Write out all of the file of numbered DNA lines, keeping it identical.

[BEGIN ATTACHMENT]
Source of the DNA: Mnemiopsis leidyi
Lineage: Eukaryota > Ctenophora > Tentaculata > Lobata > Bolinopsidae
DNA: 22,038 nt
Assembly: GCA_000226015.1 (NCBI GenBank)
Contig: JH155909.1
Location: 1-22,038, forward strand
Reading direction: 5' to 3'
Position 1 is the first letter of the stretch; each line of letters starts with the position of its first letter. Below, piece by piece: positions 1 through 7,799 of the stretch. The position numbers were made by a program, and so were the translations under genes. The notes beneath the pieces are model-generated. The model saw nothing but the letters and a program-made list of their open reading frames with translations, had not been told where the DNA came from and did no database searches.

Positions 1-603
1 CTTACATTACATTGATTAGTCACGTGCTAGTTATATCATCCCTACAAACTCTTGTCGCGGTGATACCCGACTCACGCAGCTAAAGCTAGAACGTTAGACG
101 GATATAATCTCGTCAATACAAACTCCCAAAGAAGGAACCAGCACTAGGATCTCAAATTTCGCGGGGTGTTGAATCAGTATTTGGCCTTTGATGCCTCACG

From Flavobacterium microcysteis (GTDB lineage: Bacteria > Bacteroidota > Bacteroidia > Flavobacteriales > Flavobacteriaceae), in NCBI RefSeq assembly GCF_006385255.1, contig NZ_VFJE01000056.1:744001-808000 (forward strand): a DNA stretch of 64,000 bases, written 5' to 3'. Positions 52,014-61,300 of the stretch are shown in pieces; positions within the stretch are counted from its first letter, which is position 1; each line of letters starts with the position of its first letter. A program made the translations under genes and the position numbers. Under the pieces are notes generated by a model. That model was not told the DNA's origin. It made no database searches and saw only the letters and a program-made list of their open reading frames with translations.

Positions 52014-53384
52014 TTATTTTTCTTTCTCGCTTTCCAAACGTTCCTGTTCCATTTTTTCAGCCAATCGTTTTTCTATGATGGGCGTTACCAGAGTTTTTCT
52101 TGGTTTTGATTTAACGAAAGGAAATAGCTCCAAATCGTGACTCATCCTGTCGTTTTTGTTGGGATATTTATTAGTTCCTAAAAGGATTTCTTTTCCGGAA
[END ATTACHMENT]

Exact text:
Source of the DNA: Mnemiopsis leidyi
Lineage: Eukaryota > Ctenophora > Tentaculata > Lobata > Bolinopsidae
DNA: 22,038 nt
Assembly: GCA_000226015.1 (NCBI GenBank)
Contig: JH155909.1
Location: 1-22,038, forward strand
Reading direction: 5' to 3'
Position 1 is the first letter of the stretch; each line of letters starts with the position of its first letter. Below, piece by piece: positions 1 through 7,799 of the stretch. The position numbers were made by a program, and so were the translations under genes. The notes beneath the pieces are model-generated. The model saw nothing but the letters and a program-made list of their open reading frames with translations, had not been told where the DNA came from and did no database searches.

Positions 1-603
1 CTTACATTACATTGATTAGTCACGTGCTAGTTATATCATCCCTACAAACTCTTGTCGCGGTGATACCCGACTCACGCAGCTAAAGCTAGAACGTTAGACG
101 GATATAATCTCGTCAATACAAACTCCCAAAGAAGGAACCAGCACTAGGATCTCAAATTTCGCGGGGTGTTGAATCAGTATTTGGCCTTTGATGCCTCACG

From Flavobacterium microcysteis (GTDB lineage: Bacteria > Bacteroidota > Bacteroidia > Flavobacteriales > Flavobacteriaceae), in NCBI RefSeq assembly GCF_006385255.1, contig NZ_VFJE01000056.1:744001-808000 (forward strand): a DNA stretch of 64,000 bases, written 5' to 3'. Positions 52,014-61,300 of the stretch are shown in pieces; positions within the stretch are counted from its first letter, which is position 1; each line of letters starts with the position of its first letter. A program made the translations under genes and the position numbers. Under the pieces are notes generated by a model. That model was not told the DNA's origin. It made no database searches and saw only the letters and a program-made list of their open reading frames with translations.

Positions 52014-53384
52014 TTATTTTTCTTTCTCGCTTTCCAAACGTTCCTGTTCCATTTTTTCAGCCAATCGTTTTTCTATGATGGGCGTTACCAGAGTTTTTCT
52101 TGGTTTTGATTTAACGAAAGGAAATAGCTCCAAATCGTGACTCATCCTGTCGTTTTTGTTGGGATATTTATTAGTTCCTAAAAGGATTTCTTTTCCGGAA